In fact, most recent smartphones not only have the GPS chip set, they also have a Glonass chip set. Plus as a bonus, they can still give a rough location from the cell towers and WiFi if you are near those. So it is not unusual for them to get an initial location lock must faster then a run of the mill Garmin, and give you 12 or more satellite fixes even in poor sky visibility. Not something you get from a Garmin.

I used to use a Windows phone years ago with a Garmin app. That worked well.
Now I am using an Android phone. I like the ability to choice the app I want to use. I like CoPilot for routing. And I like to use OSMand when just driving around and looking for interesting roads.
And if you do happen to have cell coverage, Google searches can be really handy. And Google maps has a cool feature. I log onto Google maps with my PC at home. I have a number of my own maps stored on Google. For example, I have one called 'places to visit'. I roam around the Google map in the evening on my PC, and put place markers on the map. the next day while out riding, I add a map layer with 'places to visit' on it. I can then go look for these places that I marked on the map. You can easily share those map markups with friends. Admittedly, this does require data, but that is seldom an issue with Verizon.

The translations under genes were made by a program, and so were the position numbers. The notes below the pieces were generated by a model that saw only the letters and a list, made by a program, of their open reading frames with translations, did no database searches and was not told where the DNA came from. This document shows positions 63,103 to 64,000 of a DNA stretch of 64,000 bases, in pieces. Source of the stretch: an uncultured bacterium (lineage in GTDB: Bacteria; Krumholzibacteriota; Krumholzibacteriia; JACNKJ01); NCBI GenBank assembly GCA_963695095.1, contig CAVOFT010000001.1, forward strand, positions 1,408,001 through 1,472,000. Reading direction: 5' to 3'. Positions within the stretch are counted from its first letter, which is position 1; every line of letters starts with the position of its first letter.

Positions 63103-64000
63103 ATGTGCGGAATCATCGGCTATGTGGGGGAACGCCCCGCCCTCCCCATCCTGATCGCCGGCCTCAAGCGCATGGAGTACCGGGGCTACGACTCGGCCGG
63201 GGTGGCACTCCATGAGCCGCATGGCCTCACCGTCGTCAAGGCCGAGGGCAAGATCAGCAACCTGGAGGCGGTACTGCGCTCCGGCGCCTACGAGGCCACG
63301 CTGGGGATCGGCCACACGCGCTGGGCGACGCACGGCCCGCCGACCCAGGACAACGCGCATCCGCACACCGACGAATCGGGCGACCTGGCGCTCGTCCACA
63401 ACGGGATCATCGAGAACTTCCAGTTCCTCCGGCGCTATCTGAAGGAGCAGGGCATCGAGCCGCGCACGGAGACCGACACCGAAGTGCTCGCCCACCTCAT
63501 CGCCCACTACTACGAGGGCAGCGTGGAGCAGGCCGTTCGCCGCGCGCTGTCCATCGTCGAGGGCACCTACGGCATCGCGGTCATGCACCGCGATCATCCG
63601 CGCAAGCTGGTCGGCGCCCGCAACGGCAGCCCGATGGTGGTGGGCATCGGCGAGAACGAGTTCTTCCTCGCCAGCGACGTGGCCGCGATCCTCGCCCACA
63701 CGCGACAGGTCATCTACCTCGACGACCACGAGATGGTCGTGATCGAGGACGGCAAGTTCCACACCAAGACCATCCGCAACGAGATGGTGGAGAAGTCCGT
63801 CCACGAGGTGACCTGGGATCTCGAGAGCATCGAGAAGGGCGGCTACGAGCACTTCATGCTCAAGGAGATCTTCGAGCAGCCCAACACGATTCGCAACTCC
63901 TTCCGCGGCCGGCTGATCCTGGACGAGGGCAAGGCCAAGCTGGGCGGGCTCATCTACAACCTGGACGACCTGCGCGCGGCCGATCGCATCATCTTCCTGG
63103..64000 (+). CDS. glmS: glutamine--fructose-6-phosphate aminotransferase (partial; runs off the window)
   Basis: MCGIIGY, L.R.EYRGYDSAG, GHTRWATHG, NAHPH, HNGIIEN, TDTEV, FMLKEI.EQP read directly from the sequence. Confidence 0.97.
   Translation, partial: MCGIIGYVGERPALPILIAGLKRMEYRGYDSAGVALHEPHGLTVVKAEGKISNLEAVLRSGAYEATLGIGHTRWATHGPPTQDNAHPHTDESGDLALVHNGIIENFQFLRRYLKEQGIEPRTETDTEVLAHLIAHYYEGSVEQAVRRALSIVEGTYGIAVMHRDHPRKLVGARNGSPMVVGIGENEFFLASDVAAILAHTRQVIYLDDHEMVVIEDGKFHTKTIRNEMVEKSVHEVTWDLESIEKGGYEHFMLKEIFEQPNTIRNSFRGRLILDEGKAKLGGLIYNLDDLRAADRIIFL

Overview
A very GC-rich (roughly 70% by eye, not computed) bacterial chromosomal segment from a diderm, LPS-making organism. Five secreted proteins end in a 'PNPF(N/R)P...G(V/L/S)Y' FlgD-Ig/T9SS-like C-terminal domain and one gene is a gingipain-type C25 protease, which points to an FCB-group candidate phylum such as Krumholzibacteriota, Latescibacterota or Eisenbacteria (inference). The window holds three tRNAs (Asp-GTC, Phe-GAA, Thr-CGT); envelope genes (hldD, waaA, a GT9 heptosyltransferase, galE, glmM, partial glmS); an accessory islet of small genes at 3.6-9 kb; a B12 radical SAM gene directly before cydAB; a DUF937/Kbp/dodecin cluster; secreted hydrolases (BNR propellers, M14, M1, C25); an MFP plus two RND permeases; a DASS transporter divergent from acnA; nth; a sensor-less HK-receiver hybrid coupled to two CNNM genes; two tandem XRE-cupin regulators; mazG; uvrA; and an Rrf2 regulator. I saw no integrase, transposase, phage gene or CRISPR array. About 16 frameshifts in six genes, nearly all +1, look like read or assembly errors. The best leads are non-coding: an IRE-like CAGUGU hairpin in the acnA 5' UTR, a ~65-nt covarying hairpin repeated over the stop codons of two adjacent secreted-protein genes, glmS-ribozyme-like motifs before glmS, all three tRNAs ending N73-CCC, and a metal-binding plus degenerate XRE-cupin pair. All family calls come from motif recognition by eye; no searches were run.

The disadvantage is that few phones are waterproof. But there ARE waterproof phones.
Most waterproof covers like an Aquabox or such add another layer of glare over the screen, making them hard to see in sunlight.
Other than rainy days, I always just use my Android.

markgsnw 02-03-2013 08:39 AM

I've thought about it, but I've yet to see a secure, weather resistant , ruggedized, practical solution for a smartphone on a bike. My next GPS may be a $100+ Garmin with traffic with a plastic bag tossed over it.

Hawk62cj5 02-03-2013 08:48 AM

Battery life .


I have a Casio Gzone smart phone and its water proof and rugged but plugged in it loses its water proofness and unplugged running the battery just isnt going to keep it for a couple of days . Plus when I ride Im tring to get away , if I wanted to look at a phone all day I would be at work and get paid for it .

victor441 02-03-2013 08:52 AM

Quote:

Originally Posted by markgsnw (Post 20639807)
I've thought about it, but I've yet to see a secure, weather resistant , ruggedized, practical solution for a smartphone on a bike. My next GPS may be a $100+ Garmin with traffic with a plastic bag tossed over it.